ŠKODA Fire Brigade Equipment: Drone, Robot, 60 m Platform

ŠKODA Fire Brigade Equipment: Drone, Robot, 60 m Platform

ŠKODA World Corporate Life

It’s not just in its cars that ŠKODA uses state-of-the-art technology – its fire station at the Mladá Boleslav plant is one of the most advanced facilities of its kind in the Czech Republic. The company’s Fire Department uses a fire-extinguishing and reconnaissance robot, drones with thermal cameras, and the country’s tallest remotely controlled high-lift platform. The firefighters can reach the site of an incident within five minutes.

28. 5. 2019

ŠKODA established its first volunteer firefighting unit in 1905. Today, the company has a team of professional firefighters and cutting-edge equipment, including (since February) a 60-metre high-lift platform, the highest in the Czech Republic.
 

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Where necessary, these firefighters provide assistance outside the plant site.

The firefighters’ equipment includes a drone with a thermal camera that can be used to deal with big fires where the smoke density makes the site difficult to survey. The drone’s thermal camera identifies the epicentre of the fire with a high degree of accuracy, so the firefighters can focus on the correct spot. A remotely controlled robot, another first of its kind in the Czech Republic, can be deployed in life-threatening situations where there may be a risk of explosion.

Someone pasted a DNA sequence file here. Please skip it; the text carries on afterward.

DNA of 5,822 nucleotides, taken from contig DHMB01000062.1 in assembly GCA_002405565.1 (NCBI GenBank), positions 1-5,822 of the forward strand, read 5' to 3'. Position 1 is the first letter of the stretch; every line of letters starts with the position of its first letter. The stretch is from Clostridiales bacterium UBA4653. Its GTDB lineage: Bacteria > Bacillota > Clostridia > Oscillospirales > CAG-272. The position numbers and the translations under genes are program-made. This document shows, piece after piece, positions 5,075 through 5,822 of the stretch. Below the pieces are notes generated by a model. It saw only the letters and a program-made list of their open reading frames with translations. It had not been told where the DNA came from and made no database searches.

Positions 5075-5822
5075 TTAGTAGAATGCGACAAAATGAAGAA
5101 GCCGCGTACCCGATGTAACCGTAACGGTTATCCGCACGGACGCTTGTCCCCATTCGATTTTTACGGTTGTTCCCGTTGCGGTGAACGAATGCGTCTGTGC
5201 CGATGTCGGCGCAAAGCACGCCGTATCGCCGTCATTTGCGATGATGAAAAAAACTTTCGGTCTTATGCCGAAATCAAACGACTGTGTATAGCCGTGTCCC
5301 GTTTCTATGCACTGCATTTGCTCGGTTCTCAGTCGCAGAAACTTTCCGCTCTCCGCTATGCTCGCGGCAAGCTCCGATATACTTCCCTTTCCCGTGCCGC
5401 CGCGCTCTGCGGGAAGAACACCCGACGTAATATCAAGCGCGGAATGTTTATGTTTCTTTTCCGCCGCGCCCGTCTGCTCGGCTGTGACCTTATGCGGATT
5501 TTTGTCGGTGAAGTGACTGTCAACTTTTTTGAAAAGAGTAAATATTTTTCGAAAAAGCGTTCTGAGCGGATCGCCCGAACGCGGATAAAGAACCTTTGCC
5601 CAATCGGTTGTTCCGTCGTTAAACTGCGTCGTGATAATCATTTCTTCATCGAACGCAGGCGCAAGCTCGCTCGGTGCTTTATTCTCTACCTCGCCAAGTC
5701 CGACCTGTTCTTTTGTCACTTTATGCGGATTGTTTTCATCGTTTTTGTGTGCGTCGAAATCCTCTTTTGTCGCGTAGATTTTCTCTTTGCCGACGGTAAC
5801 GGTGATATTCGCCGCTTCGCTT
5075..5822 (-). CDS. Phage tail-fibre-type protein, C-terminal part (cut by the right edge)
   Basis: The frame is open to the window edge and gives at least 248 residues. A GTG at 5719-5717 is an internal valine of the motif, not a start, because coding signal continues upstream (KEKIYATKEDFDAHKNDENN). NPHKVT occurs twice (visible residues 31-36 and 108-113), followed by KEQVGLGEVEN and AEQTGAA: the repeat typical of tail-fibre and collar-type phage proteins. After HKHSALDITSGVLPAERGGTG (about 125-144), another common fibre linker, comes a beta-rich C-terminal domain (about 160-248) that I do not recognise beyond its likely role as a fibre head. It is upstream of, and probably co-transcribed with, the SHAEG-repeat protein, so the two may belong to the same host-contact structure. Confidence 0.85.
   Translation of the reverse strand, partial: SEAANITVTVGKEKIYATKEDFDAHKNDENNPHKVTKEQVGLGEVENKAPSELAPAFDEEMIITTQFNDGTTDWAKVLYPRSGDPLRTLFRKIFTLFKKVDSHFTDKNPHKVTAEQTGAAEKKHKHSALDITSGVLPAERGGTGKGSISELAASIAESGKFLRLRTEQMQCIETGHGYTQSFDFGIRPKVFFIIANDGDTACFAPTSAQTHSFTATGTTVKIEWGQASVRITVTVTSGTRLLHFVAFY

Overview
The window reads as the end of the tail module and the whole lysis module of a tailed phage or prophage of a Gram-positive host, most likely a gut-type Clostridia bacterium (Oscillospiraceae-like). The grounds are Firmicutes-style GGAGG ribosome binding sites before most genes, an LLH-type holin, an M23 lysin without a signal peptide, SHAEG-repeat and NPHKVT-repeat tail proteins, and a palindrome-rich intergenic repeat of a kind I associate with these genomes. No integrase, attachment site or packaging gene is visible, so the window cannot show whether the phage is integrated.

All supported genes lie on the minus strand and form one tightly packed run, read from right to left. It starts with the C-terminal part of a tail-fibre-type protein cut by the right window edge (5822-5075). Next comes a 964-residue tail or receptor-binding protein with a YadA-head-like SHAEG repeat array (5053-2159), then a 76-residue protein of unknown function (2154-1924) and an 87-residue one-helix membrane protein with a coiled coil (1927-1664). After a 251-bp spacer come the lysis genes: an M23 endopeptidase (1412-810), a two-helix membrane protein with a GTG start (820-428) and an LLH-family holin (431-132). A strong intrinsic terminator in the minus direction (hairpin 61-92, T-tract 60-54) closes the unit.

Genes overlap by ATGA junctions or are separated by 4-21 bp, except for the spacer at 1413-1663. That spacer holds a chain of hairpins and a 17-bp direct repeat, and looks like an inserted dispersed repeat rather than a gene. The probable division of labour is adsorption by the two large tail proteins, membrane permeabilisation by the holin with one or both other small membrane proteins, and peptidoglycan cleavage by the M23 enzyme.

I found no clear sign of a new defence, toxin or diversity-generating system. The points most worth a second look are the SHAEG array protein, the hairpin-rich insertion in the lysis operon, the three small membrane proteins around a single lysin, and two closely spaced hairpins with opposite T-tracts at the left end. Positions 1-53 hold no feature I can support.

Obviously, the main goal is to prevent fires from happening in the first place and, if they do occur, to extinguish them before they intensify. In its pursuit of this objective, the Fire Department employs a sophisticated prevention system: 200 thermal cameras and 35,000 fire sensors are spread across the Mladá Boleslav site. The information received from this network is concentrated at a fire safety control centre that uses special software designed for big industrial zones. A similar system is used by the City of Prague. Using this network, fire safety controllers can identify locations that either pose a risk of fire or where a fire has broken out and ensure that firefighters arrive really quickly – within five minutes.

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This is how a thermal imaging camera shows the hot spot of a fire.

The ŠKODA Fire Department’s duties go beyond putting out fires. Where necessary, these firefighters provide assistance outside the plant site and provide regular training to colleagues at other firefighting stations on how to extract injured people from crashed cars.